Fine art and commercial art don’t have to be enemies — at least, Brian Donnelly doesn’t think so. Better known by his artist name KAWS, Donnelly has made a career in the grey space between art galleries and New York City side streets. Alongside partners like Dior and Uniqlo, KAWS padded his resume with limited-edition stints in fashion and merchandising. Despite the diverse set of pursuits, a common thread holds them together: graffiti. The oft-maligned sub-genre was KAWS’ first brush with creativity. He credits his time as a graffiti writer for shaping his practice and exposing him to an artistic community still keeps in touch. Bringing his work to Canada for the first time, KAWS’ latest exhibition sets out to prove street art is fine art.
The Art Gallery of Ontario (AGO) is firmly in the ‘fine arts’ camp, with massive archways framing the open-concept event space. In the back of the room, a curved, wooden staircase spirals up to the gallery’s lofty ceilings. We sat at the bottom of the stairs, in a floor filled with rows of chairs for the eager audience. Accompanied by chief curator Julian Cox, KAWS took the stage to talk about his exhibit, FAMILY, to a crowd of early-show previewers. “I feel super lucky and fortunate to enter Canada— I’m excited to be here, excited to show this,” he said. The feeling was mutual: the AGO steps were decked out with posters advertising the exhibition.
The exhibit spans three spaces, each lined with numerous statues and canvases that nearly stretch from floor to ceiling. Walking in, a group of four black statues stand like a nuclear family posing for a picture. Wrapping around the corner, massive paintings show reimagined advertisements for Reese’s Puffs.
Though his work is larger than life, KAWS is humble. He’s quick to credit a natural connection to the street art scene for bolstering his creative confidence. Coming up through the graffiti community was like: “a world outside of this museum world, it’s really just people who like to paint. To me it’s the most honest form of art-making. It’s refreshing, there’s nothing more to it — just spending the day making something.” From someone else, the statement might feel like a half-truth; when you reach the level of fame that KAWS has, craft feels secondary to celebrity. His work, however, has the credibility to back it up — ultra-smooth brushstrokes cover his supersized iron statues, indicating hours spent in the studio. You can’t fake dedication.
The exhibit doesn’t just focus on the polished products, though — a series of sketches shows the artistic process behind their three-dimensional counterparts. It’s a fascinating behind-the-scenes look at how KAWS creatures walk off graffiti-covered walls and into the gallery; as off-the-cuff as they seem, each work is the product of laborious planning.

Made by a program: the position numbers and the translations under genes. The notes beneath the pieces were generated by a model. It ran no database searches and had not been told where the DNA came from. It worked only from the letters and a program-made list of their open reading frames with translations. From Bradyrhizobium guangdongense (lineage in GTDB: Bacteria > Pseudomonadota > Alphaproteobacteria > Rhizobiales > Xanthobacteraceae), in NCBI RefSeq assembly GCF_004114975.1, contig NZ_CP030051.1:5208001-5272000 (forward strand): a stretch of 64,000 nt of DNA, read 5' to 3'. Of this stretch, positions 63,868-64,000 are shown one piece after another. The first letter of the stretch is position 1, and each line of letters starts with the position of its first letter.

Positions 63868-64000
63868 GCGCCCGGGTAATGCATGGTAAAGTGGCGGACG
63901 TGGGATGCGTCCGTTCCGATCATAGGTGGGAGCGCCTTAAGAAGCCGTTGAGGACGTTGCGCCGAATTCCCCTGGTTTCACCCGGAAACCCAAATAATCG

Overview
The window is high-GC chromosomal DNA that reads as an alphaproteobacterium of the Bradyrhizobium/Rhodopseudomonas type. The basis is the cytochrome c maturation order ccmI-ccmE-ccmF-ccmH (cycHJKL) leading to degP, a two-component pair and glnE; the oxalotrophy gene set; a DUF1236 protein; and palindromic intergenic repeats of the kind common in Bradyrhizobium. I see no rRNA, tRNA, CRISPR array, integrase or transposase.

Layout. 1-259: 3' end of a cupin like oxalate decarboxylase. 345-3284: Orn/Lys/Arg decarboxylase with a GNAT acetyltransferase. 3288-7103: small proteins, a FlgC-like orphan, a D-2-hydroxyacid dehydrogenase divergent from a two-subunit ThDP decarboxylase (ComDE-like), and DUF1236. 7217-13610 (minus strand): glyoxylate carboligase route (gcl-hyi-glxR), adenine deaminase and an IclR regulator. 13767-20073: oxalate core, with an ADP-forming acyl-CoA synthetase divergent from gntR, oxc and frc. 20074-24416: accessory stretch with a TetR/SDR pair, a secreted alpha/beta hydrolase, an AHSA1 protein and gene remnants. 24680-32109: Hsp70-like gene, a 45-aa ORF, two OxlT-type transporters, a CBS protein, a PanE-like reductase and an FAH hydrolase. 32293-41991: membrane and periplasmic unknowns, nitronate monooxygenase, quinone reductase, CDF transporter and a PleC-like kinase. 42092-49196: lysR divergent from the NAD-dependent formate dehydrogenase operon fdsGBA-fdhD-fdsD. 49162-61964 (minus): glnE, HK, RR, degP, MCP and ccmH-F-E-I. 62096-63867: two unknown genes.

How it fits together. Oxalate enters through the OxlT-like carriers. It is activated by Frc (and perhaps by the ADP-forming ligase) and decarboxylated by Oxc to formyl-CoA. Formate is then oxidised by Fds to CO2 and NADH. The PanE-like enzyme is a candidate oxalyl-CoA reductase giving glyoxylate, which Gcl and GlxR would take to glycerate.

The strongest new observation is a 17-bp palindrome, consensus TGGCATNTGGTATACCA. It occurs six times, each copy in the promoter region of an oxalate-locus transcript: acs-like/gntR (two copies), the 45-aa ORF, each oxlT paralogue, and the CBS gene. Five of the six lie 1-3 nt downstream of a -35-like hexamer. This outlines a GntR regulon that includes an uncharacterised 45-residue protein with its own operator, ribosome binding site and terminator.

That said, KAWS is far from predictable. Finding inspiration worldwide, he’s become well-established in New York and abroad. The distinctive sculptures have journeyed to far-off locales including Hong Kong. “Traveling is so important, you know? Everybody in this room should just take any opportunity you can to throw yourself into a different culture; you start to realize… what travels, what imagery travels,” he said of his international experiences. “It’s just — it’s great to go to countries and see what things translate beyond language.”
No matter the distance, though, KAWS’ roots are always with him. Enduring friendships from early years eased the transition from alleyway to exhibition. Asked about his early collaborations, KAWS said: “I was in the right place at that time… you know? From having friends on the street back home, that I got to meet with and make stuff.” Over the years, that ‘stuff’ has taken on numerous forms — most recently, a collaboration with Uniqlo hit the shelves (it’s already sold out online). Celebrated graffiti writers and streetwear brands have a growing overlap — last winter, Coach teamed up with Mint + Serf, blending refined Coach patterns with the raw, pulsing energy of New York artists.
Saturated, deep blues and pastel pinks wash over sculpted iron works with the liberated ease of an artist spraying paint on concrete. They’re uninhibited and raw. KAWS credits his childhood for the iconography; once figures from skateboarding subculture spilled onto the canvas, he never looked back.
In FAMILY, these recurring, MICHELIN-like characters weave a series of works together, seamlessly integrating two-dimensional paintings with larger, iron-based structures. KAWS didn’t set out to create a cinematic universe, though. According to the artist, it happened organically. “The characters just developed over time, and I use them as forms that I communicate through and put my own thoughts [into].”
It’s easy to see how they manifest KAWS’ emotions — figures pop up in numerous combinations, caring for each other in one moment, then fighting the next. The humanoid sculptures interact with one another in cartoonish, yet viscerally emotional scenes. That’s not to say the artist is turbulent, but that his work is vulnerable.
In another series, he imposes graffiti-like stripes across repurposed ad campaigns. Scrappy, street-art vibrance refreshes the workshopped images on mass-produced advertisements. Combining graffiti’s down-to-earth nature with ultra-sleek, commercial images, KAWS is both stunning and subversive.
At its heart, FAMILY does what KAWS has always done; it redefines art, peeling back the veneer of everyday objects to reveal the artistic value underneath. Authenticity is the only prerequisite for artwork — whether it’s sprayed on a billboard or sculpted in iron. For KAWS, everything has merit: the grimy brick walls, pantry shelf boxes, and telephone pole posters included.
Feature image: KAWS. GONE, 2020. Bronze, paint, Overall: 181 × 181.6 × 79.1 cm, 323 kg. © KAWS.